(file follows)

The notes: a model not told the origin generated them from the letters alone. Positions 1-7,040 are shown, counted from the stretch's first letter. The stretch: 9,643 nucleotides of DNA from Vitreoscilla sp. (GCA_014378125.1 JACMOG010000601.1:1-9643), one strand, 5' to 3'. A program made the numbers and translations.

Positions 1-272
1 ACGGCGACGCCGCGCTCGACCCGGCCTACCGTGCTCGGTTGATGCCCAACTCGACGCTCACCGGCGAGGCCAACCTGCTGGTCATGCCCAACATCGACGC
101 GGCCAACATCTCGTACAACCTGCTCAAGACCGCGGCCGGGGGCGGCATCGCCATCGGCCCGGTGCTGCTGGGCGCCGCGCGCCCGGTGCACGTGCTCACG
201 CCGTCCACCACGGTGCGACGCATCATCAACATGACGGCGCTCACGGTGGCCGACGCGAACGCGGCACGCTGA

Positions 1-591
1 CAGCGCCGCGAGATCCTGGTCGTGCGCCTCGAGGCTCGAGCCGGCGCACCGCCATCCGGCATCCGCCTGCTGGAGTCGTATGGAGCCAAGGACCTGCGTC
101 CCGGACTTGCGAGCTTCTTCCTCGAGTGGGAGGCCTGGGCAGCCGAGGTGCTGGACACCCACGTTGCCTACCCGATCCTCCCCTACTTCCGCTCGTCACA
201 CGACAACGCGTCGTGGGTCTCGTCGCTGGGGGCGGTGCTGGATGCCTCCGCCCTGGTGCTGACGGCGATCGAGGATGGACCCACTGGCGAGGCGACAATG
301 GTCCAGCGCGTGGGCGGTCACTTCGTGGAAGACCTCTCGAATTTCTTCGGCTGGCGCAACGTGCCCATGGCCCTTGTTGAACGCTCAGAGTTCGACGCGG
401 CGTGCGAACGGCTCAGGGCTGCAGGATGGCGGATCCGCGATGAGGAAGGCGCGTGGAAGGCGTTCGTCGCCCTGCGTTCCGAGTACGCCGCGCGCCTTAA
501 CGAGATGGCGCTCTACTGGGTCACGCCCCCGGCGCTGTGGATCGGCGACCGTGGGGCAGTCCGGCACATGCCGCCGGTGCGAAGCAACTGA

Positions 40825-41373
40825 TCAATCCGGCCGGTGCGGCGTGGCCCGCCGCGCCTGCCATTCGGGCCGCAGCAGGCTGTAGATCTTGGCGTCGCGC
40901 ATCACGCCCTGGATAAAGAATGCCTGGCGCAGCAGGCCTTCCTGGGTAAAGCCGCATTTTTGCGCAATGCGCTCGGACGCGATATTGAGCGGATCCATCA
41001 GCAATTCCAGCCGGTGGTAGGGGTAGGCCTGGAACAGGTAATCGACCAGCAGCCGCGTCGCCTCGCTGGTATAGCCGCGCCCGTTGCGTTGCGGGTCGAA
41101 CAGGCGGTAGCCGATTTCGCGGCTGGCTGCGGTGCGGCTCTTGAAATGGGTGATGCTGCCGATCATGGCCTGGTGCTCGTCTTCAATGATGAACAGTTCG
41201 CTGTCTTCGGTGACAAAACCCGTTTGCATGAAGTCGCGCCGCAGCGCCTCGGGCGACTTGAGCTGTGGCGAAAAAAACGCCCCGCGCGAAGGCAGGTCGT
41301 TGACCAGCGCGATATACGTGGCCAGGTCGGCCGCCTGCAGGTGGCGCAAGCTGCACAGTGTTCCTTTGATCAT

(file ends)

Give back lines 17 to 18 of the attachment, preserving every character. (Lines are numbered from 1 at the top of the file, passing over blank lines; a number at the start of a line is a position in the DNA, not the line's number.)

41101 CAGGCGGTAGCCGATTTCGCGGCTGGCTGCGGTGCGGCTCTTGAAATGGGTGATGCTGCCGATCATGGCCTGGTGCTCGTCTTCAATGATGAACAGTTCG
41201 CTGTCTTCGGTGACAAAACCCGTTTGCATGAAGTCGCGCCGCAGCGCCTCGGGCGACTTGAGCTGTGGCGAAAAAAACGCCCCGCGCGAAGGCAGGTCGT